Finding my religion
A spiritual consumer’s guide to Ventura County’s best spiritual experiences
By Butch Warner 08/25/2011
Struggling for meaning in your life? Losing your religion? Did you turn against the religion you were born into because of those sadistic nuns, that weird deacon or that hypocritical Rabbi? Or were you simply born into an agnostic home and suddenly feel the need for some spirituality in your life? Or maybe you’re on vacation at the beach and feel the need to “cheat” a little with a new religion, just for the thrill of it. Don’t worry; when you pray in Ventura, it stays in Ventura.
In this article we’ll offer expert unbiased ratings and reviews on the available religions, information that empowers you to make the best decision on shopping for a brand-new religion in Ventura County.
We urge you to be nonjudgmental, even though some religious notions may seem strange to you. For example, the smash Broadway play “Book of Mormon” lampoons the Mormon notion that Jesus traveled to America and anointed Joseph Smith. The truth is that all popular religious notions as viewed by a first-time observer may seem a bit odd.
Religion in Ventura County
In Ventura County, the number of religious adherents, or people affiliated with a religious congregation, in the last Census was 335,672 out of a total population of more than 800,000 (45 percent); nationwide, the total is about 50 percent. Of those who declared a religion, 89 percent are Christians, which includes Catholics (66 percent), Protestants, evangelical, and other denominations. Less than 6 percent are Jewish, and about 5 percent are Buddhist, Wicca, Muslim, Scientologist, Baha’i or other denomination.
Religion and spirituality
People who say “I’m spiritual, but not religious,” are right up there with those who say, “I’m vegetarian, but I eat chicken and fish,” in terms of cliché value. Clichés notwithstanding, in this article we will differentiate between religion and spirituality, instead placing religion as a subset of that larger, more embracing category.
Atheists and agnostics
The traditional notion is that atheists actively believe that there is no god, while agnostics say there’s no way of knowing. The demographics of atheists and agnostics are difficult to quantify, because people interpret these terms in different ways, and because some people are reluctant to deny religion openly. According to a Pew Research Center analysis, “One in five adults does not identify with a religion of any kind.”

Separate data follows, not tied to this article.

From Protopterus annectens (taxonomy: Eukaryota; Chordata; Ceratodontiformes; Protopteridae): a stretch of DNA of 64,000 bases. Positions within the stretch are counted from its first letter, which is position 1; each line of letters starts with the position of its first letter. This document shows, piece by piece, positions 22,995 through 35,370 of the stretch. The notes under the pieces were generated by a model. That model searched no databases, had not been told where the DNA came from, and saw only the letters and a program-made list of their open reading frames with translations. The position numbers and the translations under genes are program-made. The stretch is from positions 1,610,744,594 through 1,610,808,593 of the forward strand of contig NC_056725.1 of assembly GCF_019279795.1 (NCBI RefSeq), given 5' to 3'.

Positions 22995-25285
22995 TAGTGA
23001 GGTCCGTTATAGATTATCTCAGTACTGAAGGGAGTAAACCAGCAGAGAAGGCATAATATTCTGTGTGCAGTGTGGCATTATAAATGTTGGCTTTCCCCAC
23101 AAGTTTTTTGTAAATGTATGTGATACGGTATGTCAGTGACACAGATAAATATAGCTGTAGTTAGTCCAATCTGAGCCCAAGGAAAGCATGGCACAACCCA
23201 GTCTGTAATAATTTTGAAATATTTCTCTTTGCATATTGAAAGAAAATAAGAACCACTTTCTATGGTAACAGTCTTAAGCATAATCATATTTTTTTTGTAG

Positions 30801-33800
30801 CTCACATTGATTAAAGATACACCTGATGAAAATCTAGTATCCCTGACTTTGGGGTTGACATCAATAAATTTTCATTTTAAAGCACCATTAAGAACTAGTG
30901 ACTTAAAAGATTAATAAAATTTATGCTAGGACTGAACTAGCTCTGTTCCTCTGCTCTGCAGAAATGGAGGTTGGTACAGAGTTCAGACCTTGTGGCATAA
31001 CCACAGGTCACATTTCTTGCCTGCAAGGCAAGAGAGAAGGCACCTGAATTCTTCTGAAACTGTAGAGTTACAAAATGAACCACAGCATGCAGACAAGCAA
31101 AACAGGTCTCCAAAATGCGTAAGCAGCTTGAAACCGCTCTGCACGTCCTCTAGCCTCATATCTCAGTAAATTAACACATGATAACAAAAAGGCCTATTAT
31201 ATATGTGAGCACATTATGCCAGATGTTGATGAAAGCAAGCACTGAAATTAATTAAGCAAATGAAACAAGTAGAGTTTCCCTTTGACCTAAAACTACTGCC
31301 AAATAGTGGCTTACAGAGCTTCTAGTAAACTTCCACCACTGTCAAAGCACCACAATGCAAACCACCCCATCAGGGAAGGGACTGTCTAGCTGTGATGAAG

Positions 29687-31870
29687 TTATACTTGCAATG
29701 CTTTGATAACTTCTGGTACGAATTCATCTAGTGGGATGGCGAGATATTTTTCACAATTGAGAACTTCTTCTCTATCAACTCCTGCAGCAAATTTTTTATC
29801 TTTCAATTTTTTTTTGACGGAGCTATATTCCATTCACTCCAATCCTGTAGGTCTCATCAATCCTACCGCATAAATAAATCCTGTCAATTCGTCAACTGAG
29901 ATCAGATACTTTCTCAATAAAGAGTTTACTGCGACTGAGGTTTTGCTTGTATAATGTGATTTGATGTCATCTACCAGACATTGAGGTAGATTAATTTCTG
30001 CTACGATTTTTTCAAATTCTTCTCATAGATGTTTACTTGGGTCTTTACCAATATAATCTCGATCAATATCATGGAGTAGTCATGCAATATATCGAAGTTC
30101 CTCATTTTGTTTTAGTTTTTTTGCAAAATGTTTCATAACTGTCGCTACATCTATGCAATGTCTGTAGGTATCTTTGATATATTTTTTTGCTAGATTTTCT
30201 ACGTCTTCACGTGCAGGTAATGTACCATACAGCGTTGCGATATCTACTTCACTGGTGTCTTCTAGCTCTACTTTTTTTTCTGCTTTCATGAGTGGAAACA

Religion and psychology
Sigmund Freud thought religion was an illusion. He viewed religious belief as infantile and neurotic. Carl Jung, on the other hand, viewed spirituality as essential to the Self, and used the term “collective unconscious” to describe the phenomenon that human beings from all over the planet create similar religions. He also spoke of “vital spiritual experiences … huge emotional displacements” as distinct from religion.
What do you want?
Do you want an easy religion that doesn’t expect much from you in terms of time or money? Then stay away from Latter Day Saints (Mormons) or Jehovah’s Witnesses. Do you want to reconnect with your heritage? Do you want to hobnob with people who earn more than average in the hopes that some of this financial fortune will rub off? Then maybe Hinduism is the religion for you. Or possibly you need strict moral guidelines. If so, Christianity with its Ten Commandments, or Orthodox Judaism with its Talmudic Law, might be right up your alley.
Want a shortcut to salvation? Then Islam or Christianity might be for you, since both promise a wealth of spiritual rewards in the afterlife if you only believe and behave.
What, exactly is religion?
A great wit and psychiatrist, the late Dr. Lee Bloom, once said, “The difference between schizophrenia, a cult and religion depends on how many people agree with you.”
For the sake of expedience and for the purposes of this article, the definition of religion is “A group of people sharing a specific fundamental set of beliefs and practices concerning the existence of and worship of superhuman controlling power(s), especially a personal God or gods.”